B3. Would my evidence have been more compelling if I had used ‘enhanced listening techniques’?

A very useful aspect of the rejection of the application is the judge’s statement regarding what, in principle, an expert report would have show for the application to be accepted.

In order to succeed, the judge explains, the application should cause him to entertain a sense of unease or disquiet regarding the applicant’s conviction. Spoiler alert: to hear the audio this page refers to unprimed, it’s best to start at the beginning!

In the present case, he suggests, success might have been achieved by an expert opinion convincingly demonstrating that the transcript ‘at the start we made a pact’ was in fact wrong.

This would demonstrate a real risk of injustice to the applicant, the judge himself argues, because the directions given to the jury would have been inadequate in the face of such a factual error.

Such a demonstration might hypothetically, he goes on, take the form of a report based on examination of the recording using ‘enhanced listening techniques’ to establish that what went to the jury was incorrectly transcribed.

As it was, he concludes, my report only raised a possibility that the jury was misled, because we cannot be certain the words were inaccurately transcribed. But this is a possibility adequately covered by the standard jury instructions (where the judge instructs the jury to use the transcript only as an aid, not to rely upon it), which were provided by the trial judge.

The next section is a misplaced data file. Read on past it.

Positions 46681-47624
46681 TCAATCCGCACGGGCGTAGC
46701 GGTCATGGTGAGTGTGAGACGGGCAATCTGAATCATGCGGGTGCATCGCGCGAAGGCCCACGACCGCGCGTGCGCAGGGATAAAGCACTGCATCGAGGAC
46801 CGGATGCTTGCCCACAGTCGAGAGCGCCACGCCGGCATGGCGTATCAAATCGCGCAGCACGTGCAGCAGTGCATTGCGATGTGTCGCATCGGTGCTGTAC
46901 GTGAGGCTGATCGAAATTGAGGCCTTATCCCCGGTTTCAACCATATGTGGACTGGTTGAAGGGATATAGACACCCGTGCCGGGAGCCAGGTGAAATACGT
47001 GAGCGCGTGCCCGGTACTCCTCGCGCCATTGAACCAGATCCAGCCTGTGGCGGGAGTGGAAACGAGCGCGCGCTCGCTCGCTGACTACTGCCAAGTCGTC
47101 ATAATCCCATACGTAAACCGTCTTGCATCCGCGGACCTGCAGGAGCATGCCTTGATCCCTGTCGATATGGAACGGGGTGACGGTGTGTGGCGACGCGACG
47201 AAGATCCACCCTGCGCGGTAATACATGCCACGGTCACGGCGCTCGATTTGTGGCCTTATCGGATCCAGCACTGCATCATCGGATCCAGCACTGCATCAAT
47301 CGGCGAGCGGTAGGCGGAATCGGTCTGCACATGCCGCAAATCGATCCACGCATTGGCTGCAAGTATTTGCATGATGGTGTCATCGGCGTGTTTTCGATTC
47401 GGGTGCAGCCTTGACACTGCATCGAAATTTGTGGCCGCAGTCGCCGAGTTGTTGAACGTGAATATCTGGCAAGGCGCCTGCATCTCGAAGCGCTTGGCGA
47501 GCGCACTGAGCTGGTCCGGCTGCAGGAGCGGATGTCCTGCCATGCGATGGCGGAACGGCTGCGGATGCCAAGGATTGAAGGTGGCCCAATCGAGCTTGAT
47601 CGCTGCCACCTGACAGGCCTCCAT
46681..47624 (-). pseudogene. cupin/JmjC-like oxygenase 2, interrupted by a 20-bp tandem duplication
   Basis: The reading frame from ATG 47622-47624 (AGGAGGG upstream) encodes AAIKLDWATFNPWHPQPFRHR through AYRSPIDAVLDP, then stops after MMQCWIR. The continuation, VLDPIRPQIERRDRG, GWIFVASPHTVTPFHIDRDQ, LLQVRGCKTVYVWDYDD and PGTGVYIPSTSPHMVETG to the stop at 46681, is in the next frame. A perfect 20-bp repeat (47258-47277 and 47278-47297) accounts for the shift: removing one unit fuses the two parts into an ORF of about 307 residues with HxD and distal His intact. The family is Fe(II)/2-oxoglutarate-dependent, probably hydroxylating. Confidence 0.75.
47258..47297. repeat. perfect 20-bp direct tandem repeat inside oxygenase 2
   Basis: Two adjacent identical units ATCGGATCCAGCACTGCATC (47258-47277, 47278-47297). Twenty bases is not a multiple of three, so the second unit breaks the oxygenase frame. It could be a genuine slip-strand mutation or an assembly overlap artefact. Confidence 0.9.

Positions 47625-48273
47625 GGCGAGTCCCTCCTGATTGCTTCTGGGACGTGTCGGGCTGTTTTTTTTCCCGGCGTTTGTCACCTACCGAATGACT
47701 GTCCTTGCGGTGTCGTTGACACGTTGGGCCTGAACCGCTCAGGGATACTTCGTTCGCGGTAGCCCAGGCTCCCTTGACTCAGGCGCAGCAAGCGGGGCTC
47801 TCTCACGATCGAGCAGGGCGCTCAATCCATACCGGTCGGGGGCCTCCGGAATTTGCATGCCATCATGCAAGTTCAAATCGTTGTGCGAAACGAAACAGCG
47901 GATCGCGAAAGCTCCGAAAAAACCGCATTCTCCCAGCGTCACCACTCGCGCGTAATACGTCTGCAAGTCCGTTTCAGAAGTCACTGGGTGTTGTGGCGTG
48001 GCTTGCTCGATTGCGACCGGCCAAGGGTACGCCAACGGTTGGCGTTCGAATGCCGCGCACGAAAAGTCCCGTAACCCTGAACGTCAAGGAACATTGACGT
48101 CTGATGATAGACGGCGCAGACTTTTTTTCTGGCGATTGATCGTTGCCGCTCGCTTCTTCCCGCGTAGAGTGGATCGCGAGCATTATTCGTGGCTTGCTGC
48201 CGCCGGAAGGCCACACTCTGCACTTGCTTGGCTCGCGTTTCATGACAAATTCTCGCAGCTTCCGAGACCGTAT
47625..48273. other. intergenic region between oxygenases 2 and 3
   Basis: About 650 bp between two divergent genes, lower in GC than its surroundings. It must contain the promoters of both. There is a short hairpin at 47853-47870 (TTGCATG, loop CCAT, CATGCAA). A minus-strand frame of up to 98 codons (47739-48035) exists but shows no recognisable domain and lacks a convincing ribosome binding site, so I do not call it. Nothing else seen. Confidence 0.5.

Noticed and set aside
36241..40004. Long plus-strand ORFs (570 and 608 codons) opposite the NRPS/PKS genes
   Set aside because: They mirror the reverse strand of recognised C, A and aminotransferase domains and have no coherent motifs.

This is very useful in explicitly stating that valid demonstration that the detective’s transcript was factual inaccurate would indeed be cause for disquiet

However, it raises several questions. Let’s look at some of them.

What does he mean by ‘enhanced listening techniques’?

The only valid interpretation I can think of for the expression ‘enhanced listening techniques’ would certainly include analytic listening by a qualified and experienced expert in forensic phonetics, using high quality equipment and software to enable specialised views of the acoustic structure of the sound.

However as this is the kind of listening that formed the basis of part of my report, we must assume it is not what he meant.

This leaves the disquieting possibility he might be referring to some spurious pseudoscientific process such as those portrayed on ‘crime scene investigation’ television shows.

Why didn’t my evidence show what he asked for?

My research showed as clearly as it is possible to show that the transcription of ‘at the start we made a pact’ was in fact wrong.

I stated this in the strongest terms available to me, based on auditory and acoustic analysis, confirmed by three other experts, and bolstered by the fact that of over 200 people I have played this audio to under a range of controlled conditions (including a formal experiment published in International Journal of Evidence and Proof), none has ever heard anything remotely like ‘At the start we made a pact’ – until they were ‘primed’ by having this suggested to them (see more under The Perception Experiment).

Doesn’t this, by the judge’s own criteria, indicate there is indeed a real risk that this conviction was unjust – and thus that the case should be re-opened?

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